My trip from the Iowa Summer Writing Festival in Iowa City coasted along from the Iowa hotel, to the airport shuttle to Cedar Rapids, to the flight to Chicago, and on to the L train headed to the Loop.
Problem number one began with the announcement of L track repairs. After settling comfortably onto my seat, shifting my heavy backpack to the seat beside me, securing my rolling suitcase between my knees, and taking a smug selfie with an iced mocha frappechino, I was soon up and running out the door, down an escalator, out of a station, down a sidewalk to waiting buses to take us to the next stop.
It was hot. At least 100 degrees. I was sweating, no longer smiling.
The first bus was full, but the driver motioned me on. I hoisted my aging self with heavy backpack and heavy suitcase onto the bus. I was standing in front of the line, next to the bus driver, where no one is supposed to stand. There was nothing to hang on to as he lurched forward. I lunged for a pole, knocking a big man in the shoulder and said, “Excuse me, but I have to hang on to something.”
Then, with my right arm twisted behind me, right hand affixed to the pole, my body facing forward, my left hand latched to my suitcase, I weaved and wavered on my feet for at least twenty minutes while we careened down city streets, rounding corners at great speed, me wondering when this expedition was going to end.
At one point, I thought I may just faint. After all, what was a 77-year-old woman doing getting herself into this predicament? She should have known better and taken a cab to the city.
But I couldn’t. I still have my Ventra Card; it costs $5.00 to travel by train to the city, and a cab costs $50 plus tip. A no-brainer for my finances. (Marv would have groaned in despair about my pigheadedness and said, “Cabbies need to make a living too, you know.”)
But no, I’m out to prove that my body is in sync with my mind which is stabilized at about age 39.
I made it onto the next train, then to the Clark and Lake station, down to the street, walked Lake Street to Wabash, then up to Wacker Drive. “I’ve got this,” I thought, using younger people’s vernacular, and being soaked through with sweat. “Only three blocks to go.”
Not. Waiting for a light on Wacker Drive, I felt a tiny tap on the middle of my back (problem number two) which held my backpack. Instinctively, I whipped my head to the right. Sensed a movement behind me. Saw no one. Whipped my head to the left. Sensed a movement. Saw no one. Pivoted halfway around. Spotted a man, 50ish, dressed in navy and white like a doorman, a few feet behind me, turned with his back to me, looking intently at his phone.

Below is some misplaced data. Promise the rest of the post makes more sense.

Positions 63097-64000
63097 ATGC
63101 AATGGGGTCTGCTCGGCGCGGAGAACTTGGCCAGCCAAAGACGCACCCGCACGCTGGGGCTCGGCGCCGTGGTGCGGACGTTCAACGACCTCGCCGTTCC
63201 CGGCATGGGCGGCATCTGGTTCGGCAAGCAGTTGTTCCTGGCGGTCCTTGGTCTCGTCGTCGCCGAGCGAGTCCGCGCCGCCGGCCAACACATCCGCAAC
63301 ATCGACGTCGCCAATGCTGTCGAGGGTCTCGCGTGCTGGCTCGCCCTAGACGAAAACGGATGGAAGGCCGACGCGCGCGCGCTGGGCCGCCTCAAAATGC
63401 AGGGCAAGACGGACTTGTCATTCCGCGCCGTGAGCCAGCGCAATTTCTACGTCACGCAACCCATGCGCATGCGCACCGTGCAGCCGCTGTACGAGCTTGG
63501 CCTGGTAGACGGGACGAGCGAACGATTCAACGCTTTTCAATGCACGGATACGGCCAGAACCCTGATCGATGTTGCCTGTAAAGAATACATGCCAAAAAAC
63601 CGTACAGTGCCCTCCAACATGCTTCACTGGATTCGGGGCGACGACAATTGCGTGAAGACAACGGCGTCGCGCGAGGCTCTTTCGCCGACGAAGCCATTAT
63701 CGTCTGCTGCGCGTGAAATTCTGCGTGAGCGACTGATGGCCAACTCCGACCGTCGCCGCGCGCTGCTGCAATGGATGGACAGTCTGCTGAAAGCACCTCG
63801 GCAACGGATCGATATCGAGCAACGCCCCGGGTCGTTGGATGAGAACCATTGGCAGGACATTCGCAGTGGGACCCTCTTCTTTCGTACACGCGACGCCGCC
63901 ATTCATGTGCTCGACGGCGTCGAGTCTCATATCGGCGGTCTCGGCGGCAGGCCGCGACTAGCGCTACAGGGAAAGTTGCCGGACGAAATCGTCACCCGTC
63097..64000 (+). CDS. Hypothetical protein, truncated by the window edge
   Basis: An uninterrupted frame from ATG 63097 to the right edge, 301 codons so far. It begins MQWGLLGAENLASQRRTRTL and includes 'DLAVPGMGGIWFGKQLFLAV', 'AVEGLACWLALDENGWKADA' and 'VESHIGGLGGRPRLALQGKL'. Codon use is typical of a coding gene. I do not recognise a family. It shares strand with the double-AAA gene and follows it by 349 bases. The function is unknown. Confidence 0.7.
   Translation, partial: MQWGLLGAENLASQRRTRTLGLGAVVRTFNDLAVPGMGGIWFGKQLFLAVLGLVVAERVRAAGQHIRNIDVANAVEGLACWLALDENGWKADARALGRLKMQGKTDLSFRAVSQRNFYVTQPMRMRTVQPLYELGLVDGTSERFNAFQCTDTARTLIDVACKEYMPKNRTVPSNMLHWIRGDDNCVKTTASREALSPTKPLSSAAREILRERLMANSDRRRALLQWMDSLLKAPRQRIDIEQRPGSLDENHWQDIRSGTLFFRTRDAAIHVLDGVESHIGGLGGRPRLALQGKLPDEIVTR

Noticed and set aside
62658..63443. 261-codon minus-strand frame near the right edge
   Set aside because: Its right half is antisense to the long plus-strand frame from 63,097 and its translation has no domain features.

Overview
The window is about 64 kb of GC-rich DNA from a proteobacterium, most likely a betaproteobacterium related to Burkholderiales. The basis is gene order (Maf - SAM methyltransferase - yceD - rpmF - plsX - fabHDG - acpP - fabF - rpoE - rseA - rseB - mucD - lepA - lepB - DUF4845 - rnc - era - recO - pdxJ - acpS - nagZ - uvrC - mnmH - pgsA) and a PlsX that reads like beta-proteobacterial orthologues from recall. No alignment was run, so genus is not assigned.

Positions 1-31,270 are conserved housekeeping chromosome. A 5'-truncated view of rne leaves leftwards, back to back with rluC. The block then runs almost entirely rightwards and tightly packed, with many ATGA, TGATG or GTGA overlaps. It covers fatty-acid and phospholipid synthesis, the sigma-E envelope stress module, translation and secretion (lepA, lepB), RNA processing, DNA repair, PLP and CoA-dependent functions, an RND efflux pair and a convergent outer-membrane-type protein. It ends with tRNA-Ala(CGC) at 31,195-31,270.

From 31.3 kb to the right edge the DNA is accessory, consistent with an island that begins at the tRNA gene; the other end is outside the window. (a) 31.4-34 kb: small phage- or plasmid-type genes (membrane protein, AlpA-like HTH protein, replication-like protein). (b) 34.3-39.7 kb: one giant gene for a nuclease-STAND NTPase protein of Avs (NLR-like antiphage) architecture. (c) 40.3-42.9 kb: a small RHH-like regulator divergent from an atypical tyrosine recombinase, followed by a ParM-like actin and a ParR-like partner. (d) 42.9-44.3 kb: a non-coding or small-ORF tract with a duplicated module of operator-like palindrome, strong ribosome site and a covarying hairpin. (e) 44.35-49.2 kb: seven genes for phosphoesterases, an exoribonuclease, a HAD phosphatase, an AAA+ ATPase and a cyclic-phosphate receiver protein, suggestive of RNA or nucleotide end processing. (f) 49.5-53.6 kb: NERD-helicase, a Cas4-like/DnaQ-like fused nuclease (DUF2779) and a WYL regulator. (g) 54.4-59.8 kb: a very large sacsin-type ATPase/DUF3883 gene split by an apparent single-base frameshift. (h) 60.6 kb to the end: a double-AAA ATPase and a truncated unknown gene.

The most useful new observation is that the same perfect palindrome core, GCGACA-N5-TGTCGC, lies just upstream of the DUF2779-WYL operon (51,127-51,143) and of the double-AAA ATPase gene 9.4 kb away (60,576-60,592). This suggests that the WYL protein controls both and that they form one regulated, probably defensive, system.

The light changed. I crossed the street, and again sensed someone behind me. As soon as I hit the curb, I stopped abruptly. Turned right. Sped through pedestrians to the windowsill of a building. Turned and saw the man slip down the side street. Slid off my backpack, placed it on the windowsill.
All three zippers were unzipped completely, gaping open. An outer one with my purse and iPad jammed in, a lower smaller zipper with my phone visible, and a pocket inside of that with my credit cards and money. I quickly scanned the insides, and it looked like everything was still there.
One more intersection and he might have had me.
I proceeded to my hotel, thinking that guy was good. Very good. One tap and all three zippers wide open. Wow.
At my hotel, my room was not ready. The receptionist asked if I wanted to check my suitcase and backpack with her so I could leave and roam the city. I’d had enough excitement by then, so said I’d wait. I’m familiar with this hotel, so I got ice water from a dispenser, sat down in the lobby, and hugged my bags next to me. The a/c revived me a bit, but my leggings and tunic top looked as though I’d worn them swimming.
When I finally got my room key, I trudged to the elevators, then to my room. Swiped the key. No luck. Swiped again. No luck. Swiped a third time. No luck. Went back to the elevator, lugging my things, told my tale to a housekeeping attendant on the elevator who told me not to just swipe, but hold it awhile, so I went back up the elevator, down the hall to my room, touched and held, touched and held, touched and held. No luck. Definitely, problem number three.
So, with my leg muscles having declared a time-out, I limped back to the elevator, down to the front desk, told them my plight, got a re-keyed key. “I’ll have an engineer meet you at your door,” she said, “to make sure the key works this time. The engineer came. No luck. He said he’d be back in a minute. In a minute he came back with a crowbar. In another minute, I was in my room.
Never, in my fifty years of living in and around Chicago, have I had such an eventful two hours. Once the engineer and his crowbar left, I collapsed, so happy to be back in my favorite city, unscathed, and only hot–very, very hot, and unable to move.